Non-Metal Recycling

Released on = April 16, 2007, 3:55 am

Press Release Author = Bharat Book Bureau

Industry = Marketing

Press Release Summary = Executive Summary

In 2004, the UK market for non-metal recycling was worth an estimated 855m - a 25%
increase on the figure for the previous year.

Press Release Body =
Non-Metal Recycling

Executive Summary

In 2004, the UK market for non-metal recycling was worth an estimated 855m - a 25%
increase on the figure for the previous year. This report offers a detailed analysis
of sectors such as paper and board, glass and plastics, with additional information
on the recycling of a range of other materials, including electrical and electronic
waste and end-of-life vehicles, both of which are the subject of recent legislation.
The report also analyses recycling in the municipal sector, where the collection of
segregated waste streams for recycling is being introduced on a wide scale.

Trends in recycling are discussed in the context of the waste hierarchy, which
prioritises options for waste management and disposal. Waste reduction, re-use and
recycling are the preferred options because they offer the sustainable use of
natural resources as well as diverting waste from landfill (which is one of the
least desirable options in the waste hierarchy). However, the recycling sector faces
several challenges. The UK is well behind most other EU countries in its use of
recycling, and its waste strategy is still under review. Within the industry, there
is a desire for non-municipal waste to be given a greater emphasis by the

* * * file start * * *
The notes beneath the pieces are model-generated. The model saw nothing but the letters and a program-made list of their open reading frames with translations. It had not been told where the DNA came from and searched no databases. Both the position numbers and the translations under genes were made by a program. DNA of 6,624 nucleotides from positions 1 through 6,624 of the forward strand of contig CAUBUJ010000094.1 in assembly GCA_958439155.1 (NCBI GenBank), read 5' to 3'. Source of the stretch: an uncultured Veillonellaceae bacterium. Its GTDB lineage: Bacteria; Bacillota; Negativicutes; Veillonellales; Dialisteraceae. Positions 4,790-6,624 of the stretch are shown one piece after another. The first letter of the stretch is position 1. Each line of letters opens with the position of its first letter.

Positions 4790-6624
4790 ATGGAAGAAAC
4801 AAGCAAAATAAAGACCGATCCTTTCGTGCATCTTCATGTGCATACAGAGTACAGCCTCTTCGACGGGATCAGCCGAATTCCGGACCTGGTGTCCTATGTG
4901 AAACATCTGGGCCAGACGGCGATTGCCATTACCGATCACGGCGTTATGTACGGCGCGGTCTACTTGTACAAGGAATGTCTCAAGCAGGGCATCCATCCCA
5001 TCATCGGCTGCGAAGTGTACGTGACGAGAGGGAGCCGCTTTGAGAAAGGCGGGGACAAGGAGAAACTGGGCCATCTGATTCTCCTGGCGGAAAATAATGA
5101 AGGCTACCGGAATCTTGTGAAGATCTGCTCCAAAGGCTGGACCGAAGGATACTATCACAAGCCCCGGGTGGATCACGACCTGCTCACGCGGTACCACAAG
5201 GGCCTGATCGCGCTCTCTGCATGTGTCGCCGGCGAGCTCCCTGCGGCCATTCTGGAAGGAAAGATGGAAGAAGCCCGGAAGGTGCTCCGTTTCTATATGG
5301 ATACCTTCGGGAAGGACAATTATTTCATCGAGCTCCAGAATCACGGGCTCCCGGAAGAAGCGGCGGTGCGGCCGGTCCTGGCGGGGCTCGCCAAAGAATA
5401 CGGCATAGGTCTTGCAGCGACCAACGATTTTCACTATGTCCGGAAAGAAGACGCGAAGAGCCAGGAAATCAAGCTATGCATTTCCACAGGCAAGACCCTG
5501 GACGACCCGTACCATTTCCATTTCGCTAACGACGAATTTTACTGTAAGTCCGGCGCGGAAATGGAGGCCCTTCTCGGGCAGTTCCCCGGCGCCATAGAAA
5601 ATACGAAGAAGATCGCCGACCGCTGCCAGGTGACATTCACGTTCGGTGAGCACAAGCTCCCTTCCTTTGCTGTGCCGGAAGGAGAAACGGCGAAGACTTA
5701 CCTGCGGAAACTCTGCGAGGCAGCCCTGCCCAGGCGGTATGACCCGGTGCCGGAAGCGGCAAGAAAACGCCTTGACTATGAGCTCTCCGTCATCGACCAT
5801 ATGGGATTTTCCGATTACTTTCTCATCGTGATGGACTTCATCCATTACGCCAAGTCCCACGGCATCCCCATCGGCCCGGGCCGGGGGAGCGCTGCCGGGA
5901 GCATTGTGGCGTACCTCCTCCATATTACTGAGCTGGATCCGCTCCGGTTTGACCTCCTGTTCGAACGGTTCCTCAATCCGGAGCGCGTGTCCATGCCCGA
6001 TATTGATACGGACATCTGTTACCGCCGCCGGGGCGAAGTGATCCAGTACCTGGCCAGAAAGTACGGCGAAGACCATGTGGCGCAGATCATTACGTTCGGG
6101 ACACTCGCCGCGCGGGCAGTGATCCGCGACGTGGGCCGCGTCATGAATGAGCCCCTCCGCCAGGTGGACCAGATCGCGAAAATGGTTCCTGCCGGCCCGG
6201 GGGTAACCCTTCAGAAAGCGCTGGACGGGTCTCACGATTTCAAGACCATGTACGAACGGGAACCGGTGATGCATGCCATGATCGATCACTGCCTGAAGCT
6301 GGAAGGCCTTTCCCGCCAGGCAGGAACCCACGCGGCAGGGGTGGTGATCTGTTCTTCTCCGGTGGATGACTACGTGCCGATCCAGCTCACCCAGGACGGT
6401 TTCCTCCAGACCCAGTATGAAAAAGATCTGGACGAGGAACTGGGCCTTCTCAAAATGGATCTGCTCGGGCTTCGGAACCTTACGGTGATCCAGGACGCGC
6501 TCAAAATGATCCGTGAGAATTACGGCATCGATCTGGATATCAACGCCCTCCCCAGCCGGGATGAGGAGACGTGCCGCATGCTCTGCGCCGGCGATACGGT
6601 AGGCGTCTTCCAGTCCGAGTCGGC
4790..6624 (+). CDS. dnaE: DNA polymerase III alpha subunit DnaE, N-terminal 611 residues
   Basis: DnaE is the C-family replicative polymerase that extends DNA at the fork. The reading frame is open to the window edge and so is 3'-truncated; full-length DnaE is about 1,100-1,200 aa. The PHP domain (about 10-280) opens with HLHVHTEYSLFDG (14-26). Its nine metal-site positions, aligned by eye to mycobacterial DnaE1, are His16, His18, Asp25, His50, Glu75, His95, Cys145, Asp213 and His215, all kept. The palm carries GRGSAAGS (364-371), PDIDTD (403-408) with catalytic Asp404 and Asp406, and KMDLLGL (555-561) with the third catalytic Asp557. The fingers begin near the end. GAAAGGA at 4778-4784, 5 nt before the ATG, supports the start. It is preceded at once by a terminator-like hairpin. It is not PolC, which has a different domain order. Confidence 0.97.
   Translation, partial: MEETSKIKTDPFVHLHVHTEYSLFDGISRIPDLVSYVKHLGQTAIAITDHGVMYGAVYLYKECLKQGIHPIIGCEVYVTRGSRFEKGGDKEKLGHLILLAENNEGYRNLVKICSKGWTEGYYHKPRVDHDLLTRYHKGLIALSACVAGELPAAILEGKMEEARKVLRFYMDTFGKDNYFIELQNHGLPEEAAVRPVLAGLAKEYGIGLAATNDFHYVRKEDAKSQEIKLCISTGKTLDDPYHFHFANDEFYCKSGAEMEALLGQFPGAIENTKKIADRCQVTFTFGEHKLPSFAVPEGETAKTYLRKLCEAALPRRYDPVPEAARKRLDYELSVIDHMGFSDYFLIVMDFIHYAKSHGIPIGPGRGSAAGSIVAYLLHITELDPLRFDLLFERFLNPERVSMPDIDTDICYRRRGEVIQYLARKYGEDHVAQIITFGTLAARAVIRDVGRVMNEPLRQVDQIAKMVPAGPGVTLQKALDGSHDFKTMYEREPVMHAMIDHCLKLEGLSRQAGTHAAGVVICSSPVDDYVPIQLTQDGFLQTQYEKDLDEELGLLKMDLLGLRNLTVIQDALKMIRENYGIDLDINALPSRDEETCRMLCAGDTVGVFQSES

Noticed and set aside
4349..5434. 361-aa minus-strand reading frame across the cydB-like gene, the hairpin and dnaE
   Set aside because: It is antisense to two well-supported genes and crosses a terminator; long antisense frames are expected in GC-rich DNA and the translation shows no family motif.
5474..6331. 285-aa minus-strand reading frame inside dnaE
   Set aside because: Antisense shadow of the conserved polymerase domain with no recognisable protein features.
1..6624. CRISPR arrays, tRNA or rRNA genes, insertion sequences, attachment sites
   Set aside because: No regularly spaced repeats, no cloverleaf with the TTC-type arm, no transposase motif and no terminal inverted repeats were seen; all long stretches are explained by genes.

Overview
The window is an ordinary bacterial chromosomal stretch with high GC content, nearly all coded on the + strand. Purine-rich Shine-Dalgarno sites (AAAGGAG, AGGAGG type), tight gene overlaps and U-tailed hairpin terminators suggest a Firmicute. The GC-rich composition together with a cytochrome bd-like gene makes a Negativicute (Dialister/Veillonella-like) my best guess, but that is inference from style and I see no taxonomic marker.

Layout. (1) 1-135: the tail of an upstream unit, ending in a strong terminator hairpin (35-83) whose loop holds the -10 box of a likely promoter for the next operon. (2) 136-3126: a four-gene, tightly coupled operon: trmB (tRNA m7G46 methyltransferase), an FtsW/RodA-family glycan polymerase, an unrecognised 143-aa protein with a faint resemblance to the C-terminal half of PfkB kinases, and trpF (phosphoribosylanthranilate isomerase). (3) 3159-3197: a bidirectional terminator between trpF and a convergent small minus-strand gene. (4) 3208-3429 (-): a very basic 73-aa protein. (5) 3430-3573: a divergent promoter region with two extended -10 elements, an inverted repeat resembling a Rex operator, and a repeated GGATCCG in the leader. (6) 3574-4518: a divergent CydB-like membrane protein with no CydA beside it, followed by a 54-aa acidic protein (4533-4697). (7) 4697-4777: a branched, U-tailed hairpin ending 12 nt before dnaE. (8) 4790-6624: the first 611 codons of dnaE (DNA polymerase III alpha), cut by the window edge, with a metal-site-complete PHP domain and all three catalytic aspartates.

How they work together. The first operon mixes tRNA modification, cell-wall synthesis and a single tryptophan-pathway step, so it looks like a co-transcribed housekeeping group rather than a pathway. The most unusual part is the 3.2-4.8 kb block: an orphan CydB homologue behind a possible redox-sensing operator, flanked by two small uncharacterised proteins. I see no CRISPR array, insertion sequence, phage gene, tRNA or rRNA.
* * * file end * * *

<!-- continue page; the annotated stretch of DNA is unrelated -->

Government. There is ample scope for improvements in waste reduction at source, and
a stronger lead by the Government and large companies would help to encourage more
environmentally responsible purchasing policies. In addition, the increasing
restrictions on waste disposal have stimulated the practice of illegal fly tipping.

If the recycling sector is to have a major impact on waste management, a
comprehensive infrastructure of collection and recycling services will need to be
developed. Specialist services will be required for complex products such as
electrical/electronic equipment and end-of-life vehicles. As part of this
development, the skills base in the recycling sector will have to be improved to
produce a core of managers and operatives capable of running these new companies in
a profitable manner.

In the future, the UK market for non-metal recycling is expected to grow as
legislation tightens in two directions: restrictions on landfill (with punitive
taxes) and stipulations as to how specific waste streams should be recycled. This
legislation will need to be accompanied by the licensing of recyclers, greater
producer responsibility and the willingness of equipment users to ensure that
discarded products are recycled through the proper channels.

Web Site =

Contact Details = 207, Hermes Atrium,
Sector 11, Plot No.57
CBD Belapur

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